911 Watch

Earlier this month two older women could have used the help of my latest invention – a 911 watch… created in thought (in the shower) after these two incidents.  There was an attempt to kidnap well-known business local owner for jewels and money.  Thank God this amazing woman – in her eighties mind you – was able to outsmart the evil doers and all ended well for her.  About a week later, a 69-year-old Milwaukie, Ore woman fell in her garage, dislocated her hip, and was stranded for over 18 hours.  She fell just feet away from her phone.  She too was saved – by joggers who heard her screaming for help.  If they were wearing a 911 watch, how would their outcome be different?

So after seeing these stories I really started to think about people living on their own or with family that is gone a lot… what if something did happen?  What if you don’t have your cell phone with you or if someone doesn’t regularly check in with you and something happened?  I’ve heard of these necklaces (Life Alert, Life Fone, Senior Safety, Rescue Alert, etc.) that you can get where, when you’re home, you can push a button and – kind of like “On Star” they will call you – maybe on a speaker or home phone… but you have to be close to home, and you need to remember to put this thing around your neck all the time. 

But what if 911 was in your watch?  You normally have your watch on unless you’re sleeping or maybe in the shower (yes this is an over generalization, but you get the idea that it’s better than having a necklace on within 100 feet of your home or having to be in your car to get On-Star, or having your phone with you everywhere).  They already have GPS in watches (Garmin Forerunner 305, Polar RS800CX, Timex Ironman Global Trainer, etc) you can get you iPhone in a watch too!  These watches are Wi-Fi and Blue Tooth compatible and have apps in them.  Who-would-have-thunk?  But that is great news!  How hard would it be to have a 911 app in your iPhone watch with GPS?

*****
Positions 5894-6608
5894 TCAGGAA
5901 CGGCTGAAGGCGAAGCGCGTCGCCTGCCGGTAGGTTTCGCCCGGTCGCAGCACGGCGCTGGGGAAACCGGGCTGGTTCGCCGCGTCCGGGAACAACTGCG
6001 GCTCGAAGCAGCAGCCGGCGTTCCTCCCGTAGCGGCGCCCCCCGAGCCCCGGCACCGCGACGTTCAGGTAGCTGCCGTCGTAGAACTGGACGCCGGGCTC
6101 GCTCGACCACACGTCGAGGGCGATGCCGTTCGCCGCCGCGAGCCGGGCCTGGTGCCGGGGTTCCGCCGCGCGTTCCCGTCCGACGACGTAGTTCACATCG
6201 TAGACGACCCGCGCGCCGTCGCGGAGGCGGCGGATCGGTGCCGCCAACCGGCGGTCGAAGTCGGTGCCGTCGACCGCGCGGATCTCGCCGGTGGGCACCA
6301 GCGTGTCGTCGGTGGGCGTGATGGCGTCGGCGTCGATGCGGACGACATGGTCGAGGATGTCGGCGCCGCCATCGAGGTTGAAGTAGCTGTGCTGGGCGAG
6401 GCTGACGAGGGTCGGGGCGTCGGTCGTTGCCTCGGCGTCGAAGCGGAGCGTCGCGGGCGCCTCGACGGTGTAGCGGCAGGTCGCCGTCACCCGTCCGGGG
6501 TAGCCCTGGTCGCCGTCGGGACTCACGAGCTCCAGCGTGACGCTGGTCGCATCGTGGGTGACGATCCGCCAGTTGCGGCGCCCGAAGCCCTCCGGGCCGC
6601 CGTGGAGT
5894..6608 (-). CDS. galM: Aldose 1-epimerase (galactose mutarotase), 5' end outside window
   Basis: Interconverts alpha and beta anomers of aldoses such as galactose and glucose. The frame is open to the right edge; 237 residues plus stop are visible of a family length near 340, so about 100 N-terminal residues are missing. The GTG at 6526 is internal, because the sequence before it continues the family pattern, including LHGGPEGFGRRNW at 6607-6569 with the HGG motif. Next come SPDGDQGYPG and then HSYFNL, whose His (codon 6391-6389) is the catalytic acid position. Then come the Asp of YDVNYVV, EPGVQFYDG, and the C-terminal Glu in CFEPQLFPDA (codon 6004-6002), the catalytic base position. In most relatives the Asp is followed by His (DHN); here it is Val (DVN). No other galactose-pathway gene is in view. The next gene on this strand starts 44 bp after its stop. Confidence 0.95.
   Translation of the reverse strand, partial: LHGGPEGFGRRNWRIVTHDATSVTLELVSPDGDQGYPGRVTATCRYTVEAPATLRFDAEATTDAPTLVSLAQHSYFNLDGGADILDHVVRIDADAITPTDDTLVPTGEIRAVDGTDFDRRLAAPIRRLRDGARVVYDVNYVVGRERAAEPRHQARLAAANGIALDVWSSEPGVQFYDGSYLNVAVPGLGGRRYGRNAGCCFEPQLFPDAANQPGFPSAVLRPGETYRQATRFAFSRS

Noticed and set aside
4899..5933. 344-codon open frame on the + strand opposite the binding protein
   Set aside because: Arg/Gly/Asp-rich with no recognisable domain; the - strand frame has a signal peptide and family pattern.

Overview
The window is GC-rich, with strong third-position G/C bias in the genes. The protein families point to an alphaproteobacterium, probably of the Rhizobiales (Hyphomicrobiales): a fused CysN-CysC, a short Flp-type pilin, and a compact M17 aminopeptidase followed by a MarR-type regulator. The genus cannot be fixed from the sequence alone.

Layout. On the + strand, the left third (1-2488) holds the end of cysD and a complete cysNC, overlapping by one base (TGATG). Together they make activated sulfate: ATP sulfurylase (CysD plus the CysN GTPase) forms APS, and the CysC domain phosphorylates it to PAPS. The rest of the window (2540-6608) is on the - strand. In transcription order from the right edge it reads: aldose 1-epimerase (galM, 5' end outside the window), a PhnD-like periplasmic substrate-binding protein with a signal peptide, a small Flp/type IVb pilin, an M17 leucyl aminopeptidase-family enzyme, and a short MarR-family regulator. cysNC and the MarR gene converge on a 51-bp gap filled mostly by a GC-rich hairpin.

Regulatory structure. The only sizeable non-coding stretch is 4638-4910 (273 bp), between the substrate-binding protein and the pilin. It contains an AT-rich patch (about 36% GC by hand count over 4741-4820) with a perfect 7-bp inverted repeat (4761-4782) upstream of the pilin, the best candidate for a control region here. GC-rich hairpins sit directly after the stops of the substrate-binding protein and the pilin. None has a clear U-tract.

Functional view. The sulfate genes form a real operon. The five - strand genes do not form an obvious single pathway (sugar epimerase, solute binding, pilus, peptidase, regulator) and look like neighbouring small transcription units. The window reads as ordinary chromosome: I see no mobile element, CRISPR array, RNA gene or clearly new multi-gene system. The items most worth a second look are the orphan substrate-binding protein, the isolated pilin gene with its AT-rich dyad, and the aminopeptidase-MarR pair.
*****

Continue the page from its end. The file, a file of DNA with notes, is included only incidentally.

The government is trying to get up on the new technology by allowing text messages to be sent to 911.  They need to get funding to help this all come together since 911 funding generally comes from fees added to landlines and not cell phones… so it might be a while for that.  They need to update 911 systems to accept text messages and video.  Iowa 911 call center was the first to accept text messages – if they were with T-Mobile USA.

Technology is catching up with us.  I hope we soon have a cool, lightweight, affordable, easy-to-use 911 watch.  I would prefer a waterproof one so I can wear it in the shower.  You never know when one of these AHA! moments will turn into one of the oh no moments and I’ll need some help!


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